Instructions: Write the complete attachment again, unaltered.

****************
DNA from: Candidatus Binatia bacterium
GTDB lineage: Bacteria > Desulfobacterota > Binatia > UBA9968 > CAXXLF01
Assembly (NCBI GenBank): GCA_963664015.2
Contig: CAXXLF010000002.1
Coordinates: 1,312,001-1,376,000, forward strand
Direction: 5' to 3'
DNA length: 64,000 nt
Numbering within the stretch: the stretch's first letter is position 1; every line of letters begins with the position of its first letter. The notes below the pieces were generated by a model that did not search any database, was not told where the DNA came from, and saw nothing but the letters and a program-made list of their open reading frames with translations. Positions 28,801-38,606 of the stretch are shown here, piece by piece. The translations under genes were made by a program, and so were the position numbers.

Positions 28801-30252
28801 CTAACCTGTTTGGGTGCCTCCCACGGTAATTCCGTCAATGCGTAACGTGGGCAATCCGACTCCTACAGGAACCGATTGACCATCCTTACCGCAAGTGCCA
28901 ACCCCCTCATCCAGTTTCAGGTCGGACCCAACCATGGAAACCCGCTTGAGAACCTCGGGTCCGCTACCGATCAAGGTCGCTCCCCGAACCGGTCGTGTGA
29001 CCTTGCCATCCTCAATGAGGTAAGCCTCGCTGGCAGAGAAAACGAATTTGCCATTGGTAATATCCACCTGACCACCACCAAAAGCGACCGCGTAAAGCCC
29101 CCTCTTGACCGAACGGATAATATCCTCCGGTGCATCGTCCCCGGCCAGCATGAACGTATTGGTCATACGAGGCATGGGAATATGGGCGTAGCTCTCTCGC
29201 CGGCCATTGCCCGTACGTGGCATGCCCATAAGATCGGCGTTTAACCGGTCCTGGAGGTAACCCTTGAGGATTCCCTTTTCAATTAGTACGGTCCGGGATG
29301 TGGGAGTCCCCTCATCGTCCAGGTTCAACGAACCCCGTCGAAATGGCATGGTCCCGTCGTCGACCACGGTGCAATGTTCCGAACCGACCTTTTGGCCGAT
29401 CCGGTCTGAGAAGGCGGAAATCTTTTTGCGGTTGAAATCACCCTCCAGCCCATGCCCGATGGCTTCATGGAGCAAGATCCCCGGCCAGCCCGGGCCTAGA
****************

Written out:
DNA from: Candidatus Binatia bacterium
GTDB lineage: Bacteria > Desulfobacterota > Binatia > UBA9968 > CAXXLF01
Assembly (NCBI GenBank): GCA_963664015.2
Contig: CAXXLF010000002.1
Coordinates: 1,312,001-1,376,000, forward strand
Direction: 5' to 3'
DNA length: 64,000 nt
Numbering within the stretch: the stretch's first letter is position 1; every line of letters begins with the position of its first letter. The notes below the pieces were generated by a model that did not search any database, was not told where the DNA came from, and saw nothing but the letters and a program-made list of their open reading frames with translations. Positions 28,801-38,606 of the stretch are shown here, piece by piece. The translations under genes were made by a program, and so were the position numbers.

Positions 28801-30252
28801 CTAACCTGTTTGGGTGCCTCCCACGGTAATTCCGTCAATGCGTAACGTGGGCAATCCGACTCCTACAGGAACCGATTGACCATCCTTACCGCAAGTGCCA
28901 ACCCCCTCATCCAGTTTCAGGTCGGACCCAACCATGGAAACCCGCTTGAGAACCTCGGGTCCGCTACCGATCAAGGTCGCTCCCCGAACCGGTCGTGTGA
29001 CCTTGCCATCCTCAATGAGGTAAGCCTCGCTGGCAGAGAAAACGAATTTGCCATTGGTAATATCCACCTGACCACCACCAAAAGCGACCGCGTAAAGCCC
29101 CCTCTTGACCGAACGGATAATATCCTCCGGTGCATCGTCCCCGGCCAGCATGAACGTATTGGTCATACGAGGCATGGGAATATGGGCGTAGCTCTCTCGC
29201 CGGCCATTGCCCGTACGTGGCATGCCCATAAGATCGGCGTTTAACCGGTCCTGGAGGTAACCCTTGAGGATTCCCTTTTCAATTAGTACGGTCCGGGATG
29301 TGGGAGTCCCCTCATCGTCCAGGTTCAACGAACCCCGTCGAAATGGCATGGTCCCGTCGTCGACCACGGTGCAATGTTCCGAACCGACCTTTTGGCCGAT
29401 CCGGTCTGAGAAGGCGGAAATCTTTTTGCGGTTGAAATCACCCTCCAGCCCATGCCCGATGGCTTCATGGAGCAAGATCCCCGGCCAGCCCGGGCCTAGA